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Enviro's- Mould and how to deal with it

What is Mould? : Moulds are microscopic organisms found virtually everywhere, indoors and outdoors.
Mould is alive, but it is neither a plant nor an animal. Mould is a type of fungus. It is part of a group of living organisms that are very common and serve an important role in the environment. Penicillin, an antibiotic that has saved many lives, in its natural state is a type of mould, as is yeast.
Mould is formed by microscopic creatures belonging to the Fungi Kingdom. When tiny airborne spores of mould burst, and then land on a favourable surface, they proliferate into visible colonies, and find new favourable surfaces on which to further develop. Fungal growth requires oxygen, adequate temperature, nutrients and water.
Temperature tolerance:
Thermophiles – 35ºC + human pathogens such as Aspergillus Fumigatus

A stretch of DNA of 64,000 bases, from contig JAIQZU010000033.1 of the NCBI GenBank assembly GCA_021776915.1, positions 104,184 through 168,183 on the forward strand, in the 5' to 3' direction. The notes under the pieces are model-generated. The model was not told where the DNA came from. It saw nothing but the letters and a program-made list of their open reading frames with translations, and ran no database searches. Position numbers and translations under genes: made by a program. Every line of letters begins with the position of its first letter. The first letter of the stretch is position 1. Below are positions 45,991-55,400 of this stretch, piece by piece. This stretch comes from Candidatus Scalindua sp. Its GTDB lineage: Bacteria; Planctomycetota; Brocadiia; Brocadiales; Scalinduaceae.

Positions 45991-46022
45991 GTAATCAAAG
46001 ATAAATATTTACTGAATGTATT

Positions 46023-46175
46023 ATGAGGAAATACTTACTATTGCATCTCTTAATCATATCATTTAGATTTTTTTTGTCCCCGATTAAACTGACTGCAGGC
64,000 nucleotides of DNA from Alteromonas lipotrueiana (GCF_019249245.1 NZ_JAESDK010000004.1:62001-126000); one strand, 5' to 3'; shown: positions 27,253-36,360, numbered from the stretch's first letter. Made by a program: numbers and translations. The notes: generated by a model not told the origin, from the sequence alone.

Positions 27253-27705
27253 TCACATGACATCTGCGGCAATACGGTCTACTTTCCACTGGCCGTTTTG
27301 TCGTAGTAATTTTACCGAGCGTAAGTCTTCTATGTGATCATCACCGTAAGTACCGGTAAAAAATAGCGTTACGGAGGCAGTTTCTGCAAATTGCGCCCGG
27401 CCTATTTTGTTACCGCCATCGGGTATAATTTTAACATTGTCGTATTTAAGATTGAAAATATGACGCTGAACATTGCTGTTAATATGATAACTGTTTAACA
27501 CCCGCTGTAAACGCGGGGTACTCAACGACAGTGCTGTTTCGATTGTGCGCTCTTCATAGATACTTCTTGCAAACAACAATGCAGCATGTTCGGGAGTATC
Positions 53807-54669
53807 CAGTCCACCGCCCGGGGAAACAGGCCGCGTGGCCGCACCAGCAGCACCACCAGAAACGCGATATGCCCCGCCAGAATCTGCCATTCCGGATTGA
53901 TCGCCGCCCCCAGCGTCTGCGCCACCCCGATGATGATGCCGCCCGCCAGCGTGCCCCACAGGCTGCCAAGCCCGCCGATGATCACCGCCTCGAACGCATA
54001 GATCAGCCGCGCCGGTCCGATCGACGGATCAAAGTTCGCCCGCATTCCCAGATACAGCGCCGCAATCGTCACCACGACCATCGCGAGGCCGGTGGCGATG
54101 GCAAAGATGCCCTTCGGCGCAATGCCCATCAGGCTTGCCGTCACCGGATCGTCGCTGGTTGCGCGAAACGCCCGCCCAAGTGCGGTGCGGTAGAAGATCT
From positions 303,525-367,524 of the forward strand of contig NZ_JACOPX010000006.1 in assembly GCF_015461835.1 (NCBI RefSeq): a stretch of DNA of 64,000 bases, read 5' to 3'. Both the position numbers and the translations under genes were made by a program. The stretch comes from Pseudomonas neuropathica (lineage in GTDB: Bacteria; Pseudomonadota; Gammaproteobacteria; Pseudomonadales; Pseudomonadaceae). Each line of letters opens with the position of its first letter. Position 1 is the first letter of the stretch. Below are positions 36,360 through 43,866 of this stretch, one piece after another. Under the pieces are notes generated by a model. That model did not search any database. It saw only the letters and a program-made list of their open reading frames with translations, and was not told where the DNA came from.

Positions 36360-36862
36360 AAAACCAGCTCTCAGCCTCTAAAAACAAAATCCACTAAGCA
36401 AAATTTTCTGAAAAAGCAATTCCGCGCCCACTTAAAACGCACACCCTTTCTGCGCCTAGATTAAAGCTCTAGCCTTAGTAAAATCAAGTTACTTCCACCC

Mesophiles – 18ºC to 35ºC
Psychrophiles – some fungi grow at 4ºC or below.
Nutrients:
Paper, wallpaper, wallboard, sugars (fruits, vegetables), fabrics, wood, dust, etc
How does mould grow?
Mould seeks MOISTURE, WARMTH, and FOOD, and all three conditions are necessary for it to grow. Mould is most likely to find a place to grow in a bathroom, basement or kitchen, but it can grow in other rooms if conditions are favourable. The climate where you live and your living habits affect the ability of mould to grow.
Mould spores can thrive and reproduce in wet or damp parts of your home: areas that have had flooding or where leakage has occurred in roofs, pipes, or walls, or areas around house plants, especially ones that sometimes are over-watered. In just 48 hours, a moist environment combined with room-temperature conditions and an organic food source can lead to mould growth.
Some places where mould can grow in your home are:
carpet
drapes
upholstery
leather
wood products
clothing paper